Select 8, 'Wednesday'  UNION ALL
    Select 16, 'Thursday'  UNION ALL
    Select 32, 'Friday'  UNION ALL
    Select 64, 'Saturday';

With myCTE
As (
    Select As 'scheduleName'
    , sched.schedule_id
    , jobsched.job_id
    , Case
        When sched.freq_type = 1
            Then 'Once'
        When sched.freq_type = 4 And sched.freq_interval = 1
            Then 'Daily'
        When sched.freq_type = 4
            Then 'Every ' + Cast(sched.freq_interval As varchar(5)) + ' days'
        When sched.freq_type = 8
            Then Replace( Replace( Replace((
                Select maskValue
                From @weekDay As x
                Where sched.freq_interval & x.mask <> 0
                Order By mask For XML Raw)
    , '"/><row maskValue="', ', '), '<row maskValue="', ''), '"/>', '')
        + Case When sched.freq_recurrence_factor <> 0
        And sched.freq_recurrence_factor = 1
            Then '; weekly'
    When sched.freq_recurrence_factor <> 0
            Then '; every '
            + Cast(sched.freq_recurrence_factor As varchar(10)) + ' weeks'
        When sched.freq_type = 16
            Then 'On day '
            + Cast(sched.freq_interval As varchar(10)) + ' of every '
            + Cast(sched.freq_recurrence_factor As varchar(10)) + ' months'
        When sched.freq_type = 32
            Then Case
            When sched.freq_relative_interval = 1
                Then 'First'
            When sched.freq_relative_interval = 2
                Then 'Second'
            When sched.freq_relative_interval = 4
                Then 'Third'
            When sched.freq_relative_interval = 8
                Then 'Fourth'
            When sched.freq_relative_interval = 16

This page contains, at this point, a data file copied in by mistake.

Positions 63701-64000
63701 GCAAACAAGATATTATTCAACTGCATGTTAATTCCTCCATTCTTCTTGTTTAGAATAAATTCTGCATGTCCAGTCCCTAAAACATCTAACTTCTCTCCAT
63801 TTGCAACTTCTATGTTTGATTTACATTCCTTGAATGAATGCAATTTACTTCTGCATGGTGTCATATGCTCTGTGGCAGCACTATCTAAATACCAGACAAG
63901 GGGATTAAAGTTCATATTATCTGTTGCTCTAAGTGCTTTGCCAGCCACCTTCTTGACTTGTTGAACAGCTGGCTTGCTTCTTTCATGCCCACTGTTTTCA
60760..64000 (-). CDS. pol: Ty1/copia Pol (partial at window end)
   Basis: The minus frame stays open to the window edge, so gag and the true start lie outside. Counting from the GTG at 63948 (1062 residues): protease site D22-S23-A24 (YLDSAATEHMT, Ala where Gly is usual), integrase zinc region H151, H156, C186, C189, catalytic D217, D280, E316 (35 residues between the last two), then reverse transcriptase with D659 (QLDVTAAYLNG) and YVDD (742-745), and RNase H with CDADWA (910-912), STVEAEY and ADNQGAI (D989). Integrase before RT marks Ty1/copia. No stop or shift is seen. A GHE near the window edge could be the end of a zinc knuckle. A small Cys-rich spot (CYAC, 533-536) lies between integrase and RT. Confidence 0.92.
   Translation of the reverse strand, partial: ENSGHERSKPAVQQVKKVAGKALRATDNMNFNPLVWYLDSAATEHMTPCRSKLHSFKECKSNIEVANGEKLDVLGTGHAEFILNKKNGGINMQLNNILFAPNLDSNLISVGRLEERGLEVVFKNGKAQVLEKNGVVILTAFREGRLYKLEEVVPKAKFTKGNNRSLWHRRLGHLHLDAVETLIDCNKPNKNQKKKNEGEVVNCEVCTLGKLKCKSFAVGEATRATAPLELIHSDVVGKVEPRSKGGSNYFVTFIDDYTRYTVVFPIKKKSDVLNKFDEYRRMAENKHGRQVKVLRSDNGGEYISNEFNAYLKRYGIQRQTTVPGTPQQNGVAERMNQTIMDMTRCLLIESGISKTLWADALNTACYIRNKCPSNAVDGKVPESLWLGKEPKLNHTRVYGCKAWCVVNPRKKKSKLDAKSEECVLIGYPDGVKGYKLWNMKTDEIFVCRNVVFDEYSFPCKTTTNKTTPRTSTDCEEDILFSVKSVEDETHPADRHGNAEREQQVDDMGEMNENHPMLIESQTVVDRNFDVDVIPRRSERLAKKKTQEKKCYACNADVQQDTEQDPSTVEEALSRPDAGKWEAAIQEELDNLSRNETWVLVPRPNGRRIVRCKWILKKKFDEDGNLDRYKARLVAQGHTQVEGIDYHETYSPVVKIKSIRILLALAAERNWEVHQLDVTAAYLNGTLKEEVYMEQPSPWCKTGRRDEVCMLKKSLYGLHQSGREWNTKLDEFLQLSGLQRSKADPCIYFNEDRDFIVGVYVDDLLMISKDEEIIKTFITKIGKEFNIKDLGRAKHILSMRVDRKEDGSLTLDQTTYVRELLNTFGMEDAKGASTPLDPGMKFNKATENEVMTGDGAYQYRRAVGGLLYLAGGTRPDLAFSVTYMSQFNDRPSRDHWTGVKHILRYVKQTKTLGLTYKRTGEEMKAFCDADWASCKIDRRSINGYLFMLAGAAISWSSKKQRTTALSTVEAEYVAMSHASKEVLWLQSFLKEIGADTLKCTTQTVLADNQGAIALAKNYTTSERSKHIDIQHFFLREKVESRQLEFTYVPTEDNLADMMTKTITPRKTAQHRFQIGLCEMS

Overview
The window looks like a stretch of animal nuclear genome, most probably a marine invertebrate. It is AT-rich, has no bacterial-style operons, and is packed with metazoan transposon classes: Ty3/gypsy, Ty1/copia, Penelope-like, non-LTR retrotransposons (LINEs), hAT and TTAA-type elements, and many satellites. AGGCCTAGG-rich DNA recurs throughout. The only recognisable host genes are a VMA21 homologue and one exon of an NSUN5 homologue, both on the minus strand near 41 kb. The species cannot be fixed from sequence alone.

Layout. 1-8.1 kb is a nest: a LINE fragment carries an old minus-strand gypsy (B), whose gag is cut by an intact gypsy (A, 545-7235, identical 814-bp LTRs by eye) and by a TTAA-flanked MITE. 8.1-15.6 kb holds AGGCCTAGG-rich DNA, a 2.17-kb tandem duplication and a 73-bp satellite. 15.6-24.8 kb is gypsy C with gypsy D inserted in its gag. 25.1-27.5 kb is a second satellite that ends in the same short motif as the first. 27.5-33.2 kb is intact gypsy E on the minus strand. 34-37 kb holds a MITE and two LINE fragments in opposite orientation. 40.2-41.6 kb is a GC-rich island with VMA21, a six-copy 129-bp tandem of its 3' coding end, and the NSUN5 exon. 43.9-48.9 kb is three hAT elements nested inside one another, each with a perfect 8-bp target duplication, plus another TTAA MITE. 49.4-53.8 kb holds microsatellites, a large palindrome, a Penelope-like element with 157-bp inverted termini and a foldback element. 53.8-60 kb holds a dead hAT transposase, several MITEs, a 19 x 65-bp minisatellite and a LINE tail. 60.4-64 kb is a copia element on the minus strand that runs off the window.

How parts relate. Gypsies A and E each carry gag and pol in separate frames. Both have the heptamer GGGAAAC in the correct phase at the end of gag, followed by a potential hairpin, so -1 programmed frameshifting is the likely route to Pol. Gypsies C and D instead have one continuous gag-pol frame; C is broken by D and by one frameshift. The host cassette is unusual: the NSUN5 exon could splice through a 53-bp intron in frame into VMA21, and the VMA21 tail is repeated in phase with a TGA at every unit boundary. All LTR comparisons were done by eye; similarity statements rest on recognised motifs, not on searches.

Then 'Last'
    End +
        When sched.freq_interval = 1
            Then ' Sunday'
        When sched.freq_interval = 2
            Then ' Monday'
        When sched.freq_interval = 3
            Then ' Tuesday'
        When sched.freq_interval = 4
            Then ' Wednesday'
        When sched.freq_interval = 5
            Then ' Thursday'
        When sched.freq_interval = 6
            Then ' Friday'
        When sched.freq_interval = 7
            Then ' Saturday'
        When sched.freq_interval = 8
            Then ' Day'
        When sched.freq_interval = 9
            Then ' Weekday'
        When sched.freq_interval = 10
            Then ' Weekend'
        When sched.freq_recurrence_factor <> 0
        And sched.freq_recurrence_factor = 1
            Then '; monthly'
        When sched.freq_recurrence_factor <> 0
            Then '; every '
    + Cast(sched.freq_recurrence_factor As varchar(10)) + ' months'
    When sched.freq_type = 64
        Then 'StartUp'
    When sched.freq_type = 128
        Then 'Idle'
     End As 'frequency'
    , IsNull('Every ' + Cast(sched.freq_subday_interval As varchar(10)) +
        When sched.freq_subday_type = 2
            Then ' seconds'